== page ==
Friday, March 28, 2008


Yesterday. What a busy day. I finally finished Brookland by Emily Barton. It takes place in the late 18th and early 19th century in Brooklyn, New York. The primary characters are the daughters and owners of Winship Daughters Gin distillery. Although I did love the characters and felt very attached to them, their lifestyles, actions and conversations were hardly believable for young women in the late 1700s. The narrator is the eldest daughter, Prue, who is the main owner of the distillery and the behind-the-scenes architect of the first Brooklyn bridge. Throughout the novel she is at times writing her story as a letter to her eldest daughter who has moved away and is about to have her own first child. Despite the twin flaws of believability and plot points, it was a really nice book. As I said, I felt very drawn to the characters and there is a part in the beginning where the river has frozen over and Prue and her sister are escorted across the river for their first trip to Manhattan, by their father. I loved the image of a family in the 1780s making their way across the river from their little hamlet to a 'big' city filled with new and exciting adventures. It was wonderful to imagine this trip. All in all the novel had it's fatal flaws but was an enjoyable journey. And I learned more about the distilling of gin than I ever thought possible.

Thursday, March 27, 2008

On my way home from my PVAAL meeting...

Oops. On my way home, I was so excited about library stuff that I ran a red light and got stopped by a cop. So, He asks me for my license and reg and asks me: "Where are you coming from?" And I say: "Do I really have to tell you, you're gonna laugh at me". And he says: "Well, no, not if you don't want to". And so I told him: "Well, I was at a meeting of Academic Librarians." and in fact he did laugh. So I proceed to tell him that I was so sorry for running the red light and I'm usually very careful, but I was so excited about some stuff that I heard at the meeting that I must have just missed seeing the light. And by this time he was laughing so hard at my honesty routine that he let me off with a warning.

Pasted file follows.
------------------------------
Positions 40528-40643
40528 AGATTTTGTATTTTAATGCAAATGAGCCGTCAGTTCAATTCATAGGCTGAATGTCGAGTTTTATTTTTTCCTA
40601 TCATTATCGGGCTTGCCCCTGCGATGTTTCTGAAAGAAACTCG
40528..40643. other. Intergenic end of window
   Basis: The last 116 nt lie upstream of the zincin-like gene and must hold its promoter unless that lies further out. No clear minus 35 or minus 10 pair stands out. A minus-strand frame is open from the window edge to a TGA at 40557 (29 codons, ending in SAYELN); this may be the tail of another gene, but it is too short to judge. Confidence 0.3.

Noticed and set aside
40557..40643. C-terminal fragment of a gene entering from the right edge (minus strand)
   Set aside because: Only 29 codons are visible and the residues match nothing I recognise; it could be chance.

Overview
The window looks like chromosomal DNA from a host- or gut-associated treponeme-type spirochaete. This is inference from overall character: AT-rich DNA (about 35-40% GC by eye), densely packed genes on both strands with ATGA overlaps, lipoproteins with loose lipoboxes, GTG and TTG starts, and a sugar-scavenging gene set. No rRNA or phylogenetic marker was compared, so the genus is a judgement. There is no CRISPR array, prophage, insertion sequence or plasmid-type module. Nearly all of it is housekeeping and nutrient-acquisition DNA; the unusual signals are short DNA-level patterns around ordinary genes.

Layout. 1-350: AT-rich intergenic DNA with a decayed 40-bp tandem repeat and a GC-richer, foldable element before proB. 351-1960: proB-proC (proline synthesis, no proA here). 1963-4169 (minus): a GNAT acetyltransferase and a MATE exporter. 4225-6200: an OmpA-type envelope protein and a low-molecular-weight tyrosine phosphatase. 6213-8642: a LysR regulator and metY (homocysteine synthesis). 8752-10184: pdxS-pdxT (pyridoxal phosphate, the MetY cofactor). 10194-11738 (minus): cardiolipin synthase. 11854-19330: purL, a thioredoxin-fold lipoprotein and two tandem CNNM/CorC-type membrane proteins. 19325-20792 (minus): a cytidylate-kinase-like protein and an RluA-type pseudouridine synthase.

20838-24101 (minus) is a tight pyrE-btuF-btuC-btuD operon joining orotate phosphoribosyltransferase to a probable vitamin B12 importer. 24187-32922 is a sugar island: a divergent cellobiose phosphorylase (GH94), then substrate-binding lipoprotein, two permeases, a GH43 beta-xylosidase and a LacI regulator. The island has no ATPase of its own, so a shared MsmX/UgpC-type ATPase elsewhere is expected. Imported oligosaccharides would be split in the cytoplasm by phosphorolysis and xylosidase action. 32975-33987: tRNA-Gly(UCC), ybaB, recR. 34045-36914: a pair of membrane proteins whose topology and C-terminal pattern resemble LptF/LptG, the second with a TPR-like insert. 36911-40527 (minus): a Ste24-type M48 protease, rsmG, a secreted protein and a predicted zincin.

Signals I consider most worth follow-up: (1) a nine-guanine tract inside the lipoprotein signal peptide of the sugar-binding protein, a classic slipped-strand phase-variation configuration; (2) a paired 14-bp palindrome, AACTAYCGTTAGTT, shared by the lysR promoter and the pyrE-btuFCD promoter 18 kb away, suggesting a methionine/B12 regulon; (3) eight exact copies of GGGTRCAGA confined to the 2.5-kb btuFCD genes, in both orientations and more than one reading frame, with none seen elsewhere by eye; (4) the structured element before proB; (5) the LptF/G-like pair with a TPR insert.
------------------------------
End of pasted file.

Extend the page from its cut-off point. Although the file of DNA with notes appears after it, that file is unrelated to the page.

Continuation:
Truthfully, I knew he'd let me off. Who would ticket a librarian driving home from a meeting?! It was pretty funny though.

PVAAL meeting

I am so psyched! I went to a PVAAL (Pioneer Valley Academic Librarians) meeting tonight and I feel so energized. I talked to a lot of librarians and got so many ideas. It was totally great. I think I haven't been so excited by new ideas in a while. G. told me about how he's using libguides to do instruction in his library. I heard a great talk about adjunct faculty, publishing and, generally, being excited about reference and stuff we do in libraries by one of my favorite professors from Library school. Here's a link to her talk

It was so nice to be around librarians who are excited about what they do and who come up with new ideas and thoughts about how to get our services to people. It was really refreshing and it made me realize that it's totally nice to get out in the world and talk to other librarians, not about the piddly politics in our libraries or how much work we have, but about what excites us about librarianship and how we can use new technologies to reach people...
not to mention, older 'technology' or no tech at all. I was talking to two librarians after the shindig and I mentioned that I created a account for one of my departments, and I emailed it to them with instructions on how to log in and add resources, etc. and they didn't respond to my email. And (duh) my librarian pals said (in much nicer terms): "get off your ass and go to them. Make a connection. Have lunch and discuss it". Now why didn't I think of that?!

Sunday, March 23, 2008

Bookstores in W. Mass

Yesterday I took my mom bookstoring, one of my favorite activities, in honor of my 40th birthday (which was a few weeks ago). We followed the advice of an article in the New York Times titled: Well-Marked Trails for Bibliophiles. We visited Whately Antiquarian Books and The Meeting House in So. Deerfield. They have been on my list to visit for a while, but I hadn't gotten a chance to go before yesterday. So, Whately Antiquarian is home to 35 rare book dealers. I found a first ed. illustrated Rudyard Kipling for $25-- absolutely a beautiful book with a mix of color and b/w drawings. I can't wait to read it with Max. I also picked up a mint condition Pickwick Papers, with type large enough that I may actually be able to read it. What is the problem with some of these old Dickens editions from the 1920s and 30s? The type is so small and the kerning so tight I can never read for more than 5 minutes. But this one is totally readable. Now the trick is to read it!

I also bought a first edition of my favorite Vikram Seth book-- The Golden Gate and a Dave Eggers novel.